Mindfulness Curriculum from California School for the Blind

This curriculum includes guided meditations, creating a calming space, and learning about mindfulness for students with visual impairments.

Adrian Amandi, Director of the Education Resource Center for the Blind and Visually Impaired at California School for the Blind (CSB-CDE) presents their Mindfulness Curriculum, released in July 2020, complete with guided interactions and step-by-step lessons to explore mindfulness with students who are blind or visually impaired. Different from most curricula available, CSB developed their Mindfulness program to focus on students’ sensory experiences. Activities for a small group of five to six students can be modified for a smaller or bigger group depending on the circumstances.

Sample this lesson, “Engaging the Senses Intentionally”:

  •  “That’s what our group is all about: Paying attention to what is happening right now. Sometimes, we’re so busy and distracted that we’re thinking about something that happened before, or something that will happen next. Mindfulness helps us notice what is happening right now. Let’s try some more things to help us pay attention to what we’re feeling now.”
  • Distribute essential oils to rub on wrists (present two options and allow students to smell both and choose which they’d like to use. Encourage them to rub their wrists together to activate the smell. Can the student’s describe the smell or what it reminds them of? Do they feel their skin getting warmer when they rub them together? Does the smell get stronger?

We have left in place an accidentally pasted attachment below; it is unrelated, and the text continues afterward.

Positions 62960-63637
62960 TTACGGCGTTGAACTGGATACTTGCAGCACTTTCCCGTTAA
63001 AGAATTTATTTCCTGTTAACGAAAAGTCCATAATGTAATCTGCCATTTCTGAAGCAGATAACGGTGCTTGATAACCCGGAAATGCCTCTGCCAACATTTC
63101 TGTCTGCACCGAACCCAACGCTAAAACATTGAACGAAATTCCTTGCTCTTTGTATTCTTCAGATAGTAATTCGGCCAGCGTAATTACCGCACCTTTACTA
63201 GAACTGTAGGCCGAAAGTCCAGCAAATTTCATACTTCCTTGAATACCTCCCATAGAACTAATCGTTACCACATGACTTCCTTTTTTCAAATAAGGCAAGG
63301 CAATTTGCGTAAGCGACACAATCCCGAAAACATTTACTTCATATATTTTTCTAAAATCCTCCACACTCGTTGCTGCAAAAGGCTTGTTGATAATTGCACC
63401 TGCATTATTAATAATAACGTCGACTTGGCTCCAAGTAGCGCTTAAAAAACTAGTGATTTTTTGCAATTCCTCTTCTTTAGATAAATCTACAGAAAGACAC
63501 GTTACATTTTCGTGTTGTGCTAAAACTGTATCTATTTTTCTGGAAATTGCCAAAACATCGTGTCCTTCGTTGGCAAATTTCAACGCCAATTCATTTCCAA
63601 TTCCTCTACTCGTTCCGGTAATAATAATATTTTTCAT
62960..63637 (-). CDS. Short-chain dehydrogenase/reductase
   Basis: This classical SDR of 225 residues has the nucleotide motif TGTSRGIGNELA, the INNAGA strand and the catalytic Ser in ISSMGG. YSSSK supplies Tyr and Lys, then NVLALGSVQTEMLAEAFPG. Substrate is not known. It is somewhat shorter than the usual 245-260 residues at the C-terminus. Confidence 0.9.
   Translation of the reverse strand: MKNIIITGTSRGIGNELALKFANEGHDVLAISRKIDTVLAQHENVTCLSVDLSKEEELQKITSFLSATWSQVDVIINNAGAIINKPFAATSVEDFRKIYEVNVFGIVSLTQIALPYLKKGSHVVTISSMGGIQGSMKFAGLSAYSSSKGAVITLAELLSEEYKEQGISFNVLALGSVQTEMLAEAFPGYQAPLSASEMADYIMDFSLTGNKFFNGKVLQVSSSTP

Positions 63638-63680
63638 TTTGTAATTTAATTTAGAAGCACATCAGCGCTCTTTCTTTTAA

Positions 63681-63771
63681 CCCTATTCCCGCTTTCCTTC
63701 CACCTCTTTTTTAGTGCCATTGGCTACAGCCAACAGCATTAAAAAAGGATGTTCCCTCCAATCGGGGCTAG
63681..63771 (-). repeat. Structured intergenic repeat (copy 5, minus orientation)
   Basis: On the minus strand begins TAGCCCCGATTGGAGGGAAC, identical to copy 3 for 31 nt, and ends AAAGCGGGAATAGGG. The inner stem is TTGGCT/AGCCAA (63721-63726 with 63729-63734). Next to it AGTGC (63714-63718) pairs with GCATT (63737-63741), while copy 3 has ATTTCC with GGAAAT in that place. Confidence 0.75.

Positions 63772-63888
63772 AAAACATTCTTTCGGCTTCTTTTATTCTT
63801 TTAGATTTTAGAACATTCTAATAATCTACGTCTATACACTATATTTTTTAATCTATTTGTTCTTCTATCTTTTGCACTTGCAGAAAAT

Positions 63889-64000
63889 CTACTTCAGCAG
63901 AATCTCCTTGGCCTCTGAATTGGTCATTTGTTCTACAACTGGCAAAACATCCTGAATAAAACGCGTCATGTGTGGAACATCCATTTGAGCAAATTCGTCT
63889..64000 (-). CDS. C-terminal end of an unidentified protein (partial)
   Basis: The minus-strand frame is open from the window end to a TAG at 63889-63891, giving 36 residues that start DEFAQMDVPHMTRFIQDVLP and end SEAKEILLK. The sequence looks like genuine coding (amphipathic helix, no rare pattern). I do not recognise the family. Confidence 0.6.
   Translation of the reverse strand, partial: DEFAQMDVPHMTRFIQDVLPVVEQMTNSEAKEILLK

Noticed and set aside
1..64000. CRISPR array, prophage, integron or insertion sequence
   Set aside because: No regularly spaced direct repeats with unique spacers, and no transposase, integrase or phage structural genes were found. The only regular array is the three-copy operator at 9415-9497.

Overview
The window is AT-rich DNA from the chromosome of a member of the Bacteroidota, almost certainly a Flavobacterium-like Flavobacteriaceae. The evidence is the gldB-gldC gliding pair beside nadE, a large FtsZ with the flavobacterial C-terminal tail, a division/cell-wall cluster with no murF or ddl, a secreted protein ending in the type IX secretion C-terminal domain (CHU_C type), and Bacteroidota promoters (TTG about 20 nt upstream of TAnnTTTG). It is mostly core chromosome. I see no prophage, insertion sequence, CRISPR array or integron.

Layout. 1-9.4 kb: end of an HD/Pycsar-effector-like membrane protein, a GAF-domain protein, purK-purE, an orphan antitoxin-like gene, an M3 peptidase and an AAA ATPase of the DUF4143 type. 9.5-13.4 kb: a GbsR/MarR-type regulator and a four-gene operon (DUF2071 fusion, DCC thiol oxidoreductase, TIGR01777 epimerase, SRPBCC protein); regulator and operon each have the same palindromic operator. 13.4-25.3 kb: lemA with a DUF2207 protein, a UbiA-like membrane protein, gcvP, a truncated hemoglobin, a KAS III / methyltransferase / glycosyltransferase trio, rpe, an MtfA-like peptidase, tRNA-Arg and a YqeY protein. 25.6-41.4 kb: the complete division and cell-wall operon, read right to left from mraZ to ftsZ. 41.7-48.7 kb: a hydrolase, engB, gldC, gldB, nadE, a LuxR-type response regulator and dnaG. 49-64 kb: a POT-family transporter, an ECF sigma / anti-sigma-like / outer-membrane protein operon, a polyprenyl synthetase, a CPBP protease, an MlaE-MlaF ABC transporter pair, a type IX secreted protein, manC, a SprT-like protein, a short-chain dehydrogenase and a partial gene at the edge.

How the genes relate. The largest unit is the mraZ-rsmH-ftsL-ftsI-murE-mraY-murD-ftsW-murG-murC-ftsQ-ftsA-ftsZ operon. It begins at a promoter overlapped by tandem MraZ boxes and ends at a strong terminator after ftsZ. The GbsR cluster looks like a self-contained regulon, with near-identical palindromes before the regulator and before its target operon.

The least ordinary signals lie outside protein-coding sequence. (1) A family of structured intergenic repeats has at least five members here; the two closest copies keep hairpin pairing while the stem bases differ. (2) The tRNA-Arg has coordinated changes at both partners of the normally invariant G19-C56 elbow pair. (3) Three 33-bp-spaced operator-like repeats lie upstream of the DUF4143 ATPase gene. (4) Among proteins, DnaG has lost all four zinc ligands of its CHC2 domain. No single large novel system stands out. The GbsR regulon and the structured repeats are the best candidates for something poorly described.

• Listening to singing bowls. If you do not have a singing bowl available, search youtube for a recording of singing bowls in 1 minute increments. Ask the students to raise their hands when they stop hearing the sound. Do this three times total.
  • Distribute flavored water. Ask the students to describe the sensations, for example, the flavor, the temperature, the moistness.
  • If students express feelings/judgments about sensations, validate simply but try to end conversation (e.g., student says, I don’t like the way the water tastes, you say, I understand that you don’t like how the water tastes. That’s ok. You don’t need to drink any more.)

The curriculum includes guided meditations, creating a calming space, and learning about mindfulness. Feel free to adapt to make it work best for you and your students. If you come up with extra elements that are fantastic please share back so we can update our own practices.

Table of Contents

  • Lesson 1:  Paying Attention to What’s Happening Now
  • Lesson 2:  Paying Attention to the Body
  • Lesson 3:  The Calming Den Inside Us
  • Lesson 4:  The Calming Voice and the Negative Voice
  • Lesson 5:  Learning to Listen to the Calming Voice
  • Lesson 6:  Take the Calming Den with You
  • Lesson 7:  Introducing the Classroom Calming Den
  • Lesson 8:  Maintaining the Calming Den


For More Information

Collage of mindfulness curriculum